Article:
Once in food school, we would move slowly (read: over the course of months and months) up the 32 steps of eating to consuming new foods. We would build his confidence and de-sensitize him to different kinds of foods through non-threatening exposure and sensory integration, moving through steps like looking at the inside of an orange, touching apple sauce with a paper towel between him and the offending wetness, listening to how a new type of chip crunched when the therapist took a bite.


The feeding therapy was premised on play and fun, and friends, as you may know, I am now a total convert to play-based anything.The first day of "food school", he got to pound beet puffs and pirate's booty with a plastic hammer and then use glue to make food art. And then he got a spoonful of chocolate ice cream.

The next session, he and the therapist pretended to be squirrels "bumping" food veggie sticks off their heads into a blue bowl. Then cookie butter that was smeared across the table, turned into "mud" and her and her fingers were the piglets slipping through it.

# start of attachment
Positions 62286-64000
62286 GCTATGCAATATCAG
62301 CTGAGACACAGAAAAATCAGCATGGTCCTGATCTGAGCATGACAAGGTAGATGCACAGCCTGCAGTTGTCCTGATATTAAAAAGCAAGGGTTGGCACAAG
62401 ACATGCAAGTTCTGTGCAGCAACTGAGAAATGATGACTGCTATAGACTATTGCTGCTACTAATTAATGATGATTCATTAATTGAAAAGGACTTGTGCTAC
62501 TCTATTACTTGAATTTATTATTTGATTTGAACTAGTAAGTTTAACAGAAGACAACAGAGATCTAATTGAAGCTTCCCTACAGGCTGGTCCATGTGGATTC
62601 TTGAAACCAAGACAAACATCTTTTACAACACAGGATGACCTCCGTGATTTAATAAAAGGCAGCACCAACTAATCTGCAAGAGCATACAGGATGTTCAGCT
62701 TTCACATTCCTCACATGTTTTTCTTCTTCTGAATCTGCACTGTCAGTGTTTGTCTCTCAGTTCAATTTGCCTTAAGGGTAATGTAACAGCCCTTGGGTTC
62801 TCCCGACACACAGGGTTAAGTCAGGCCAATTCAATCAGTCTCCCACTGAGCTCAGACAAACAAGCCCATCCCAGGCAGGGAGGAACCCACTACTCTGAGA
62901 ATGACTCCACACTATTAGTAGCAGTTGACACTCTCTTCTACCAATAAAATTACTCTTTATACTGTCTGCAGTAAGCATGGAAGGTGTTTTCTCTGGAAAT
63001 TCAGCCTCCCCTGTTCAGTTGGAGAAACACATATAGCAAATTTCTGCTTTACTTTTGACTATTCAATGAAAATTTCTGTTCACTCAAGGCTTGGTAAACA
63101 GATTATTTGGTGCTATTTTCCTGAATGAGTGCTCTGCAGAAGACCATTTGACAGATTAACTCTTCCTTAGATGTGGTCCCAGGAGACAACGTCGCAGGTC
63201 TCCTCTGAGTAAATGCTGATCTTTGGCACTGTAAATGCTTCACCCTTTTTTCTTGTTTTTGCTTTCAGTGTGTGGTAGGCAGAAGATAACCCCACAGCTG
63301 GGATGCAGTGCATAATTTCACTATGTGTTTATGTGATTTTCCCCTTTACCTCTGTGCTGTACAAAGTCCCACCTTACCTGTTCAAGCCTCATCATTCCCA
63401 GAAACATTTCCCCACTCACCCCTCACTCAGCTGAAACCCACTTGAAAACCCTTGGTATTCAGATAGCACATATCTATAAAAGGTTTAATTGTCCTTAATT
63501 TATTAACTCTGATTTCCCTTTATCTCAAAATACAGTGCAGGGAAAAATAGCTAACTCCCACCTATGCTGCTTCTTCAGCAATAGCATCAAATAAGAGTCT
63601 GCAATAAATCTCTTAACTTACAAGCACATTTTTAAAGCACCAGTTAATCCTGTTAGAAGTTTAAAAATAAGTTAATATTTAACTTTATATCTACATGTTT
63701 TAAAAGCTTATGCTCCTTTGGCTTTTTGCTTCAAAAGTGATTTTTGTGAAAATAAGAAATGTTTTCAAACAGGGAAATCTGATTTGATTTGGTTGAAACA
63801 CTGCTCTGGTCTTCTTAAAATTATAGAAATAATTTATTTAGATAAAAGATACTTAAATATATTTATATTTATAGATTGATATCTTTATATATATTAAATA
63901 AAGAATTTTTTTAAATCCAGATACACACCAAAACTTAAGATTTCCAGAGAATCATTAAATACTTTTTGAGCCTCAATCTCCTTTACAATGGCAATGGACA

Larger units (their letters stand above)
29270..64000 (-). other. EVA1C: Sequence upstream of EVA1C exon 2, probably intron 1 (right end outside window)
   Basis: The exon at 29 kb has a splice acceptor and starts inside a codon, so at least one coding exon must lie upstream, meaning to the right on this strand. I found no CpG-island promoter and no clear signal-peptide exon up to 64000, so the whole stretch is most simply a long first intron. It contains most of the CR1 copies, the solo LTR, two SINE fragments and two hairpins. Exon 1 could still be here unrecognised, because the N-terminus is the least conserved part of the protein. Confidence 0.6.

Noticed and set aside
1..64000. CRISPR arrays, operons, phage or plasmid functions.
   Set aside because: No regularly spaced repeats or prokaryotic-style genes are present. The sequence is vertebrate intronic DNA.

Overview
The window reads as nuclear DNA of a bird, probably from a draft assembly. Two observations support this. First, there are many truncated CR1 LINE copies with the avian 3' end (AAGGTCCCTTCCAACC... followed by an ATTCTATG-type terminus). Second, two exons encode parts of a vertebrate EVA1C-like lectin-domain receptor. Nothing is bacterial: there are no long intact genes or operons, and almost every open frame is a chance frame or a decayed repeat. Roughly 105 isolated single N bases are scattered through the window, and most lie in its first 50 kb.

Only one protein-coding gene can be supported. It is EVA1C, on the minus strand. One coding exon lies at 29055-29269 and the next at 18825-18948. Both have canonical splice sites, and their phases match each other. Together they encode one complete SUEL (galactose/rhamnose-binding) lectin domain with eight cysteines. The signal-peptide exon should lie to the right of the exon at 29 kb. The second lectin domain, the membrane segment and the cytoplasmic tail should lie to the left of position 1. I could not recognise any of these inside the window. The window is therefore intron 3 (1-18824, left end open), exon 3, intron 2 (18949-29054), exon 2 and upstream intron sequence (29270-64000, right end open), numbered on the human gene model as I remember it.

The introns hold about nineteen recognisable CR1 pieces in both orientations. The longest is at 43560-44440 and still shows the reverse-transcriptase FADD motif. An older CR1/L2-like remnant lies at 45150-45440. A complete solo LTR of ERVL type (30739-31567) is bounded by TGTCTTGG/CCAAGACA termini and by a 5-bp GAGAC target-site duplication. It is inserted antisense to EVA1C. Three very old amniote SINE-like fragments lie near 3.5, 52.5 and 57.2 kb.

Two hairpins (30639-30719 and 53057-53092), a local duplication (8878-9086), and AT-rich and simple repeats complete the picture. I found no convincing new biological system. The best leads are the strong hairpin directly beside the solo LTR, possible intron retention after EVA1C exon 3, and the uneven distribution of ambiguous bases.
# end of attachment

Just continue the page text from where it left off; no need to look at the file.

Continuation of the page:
Continually, and any time T turned his body away from what was on the small table in front of him, the therapist would say, "I will never make you eat food, we are just learning about it". She made him laugh. She gave him treats as a reward. He was "working for" chocolate ice cream, or gummy worms, or cheez-its. No new or healthy foods came closer to his mouth than the top of his head for a few weeks. But I decided to trust her and to trust the process.


After three months of intensive therapy, a home-based protocol to accompany the occupational therapy (which I will write about another day), and lots and lots of patience and positive encouragement and wasted food later, I am happy to report the following. T can sit at the table without an Ipad for a full five minutes and "learn" about new foods like pineapple and sugar snap peas and cooked rice, without gagging. Sometimes he even puts new foods in his mouth and takes minuscule bites of things like red pepper and strawberries. For a week he even tried beef jerky after not eating meat for over a year (This was over the winter holiday break when both parents were home and present, so I think he had maximum level of regulation to branch out). This morning he tried a smoothie that had Greek yogurt, bananas, strawberries, orange juice and crushed ice. He only sipped a few ounces, while distracting himself on the Ipad, but that is step number 32, friends. All the way up that ladder! (Here is a more friendly image of that ladder, by the way).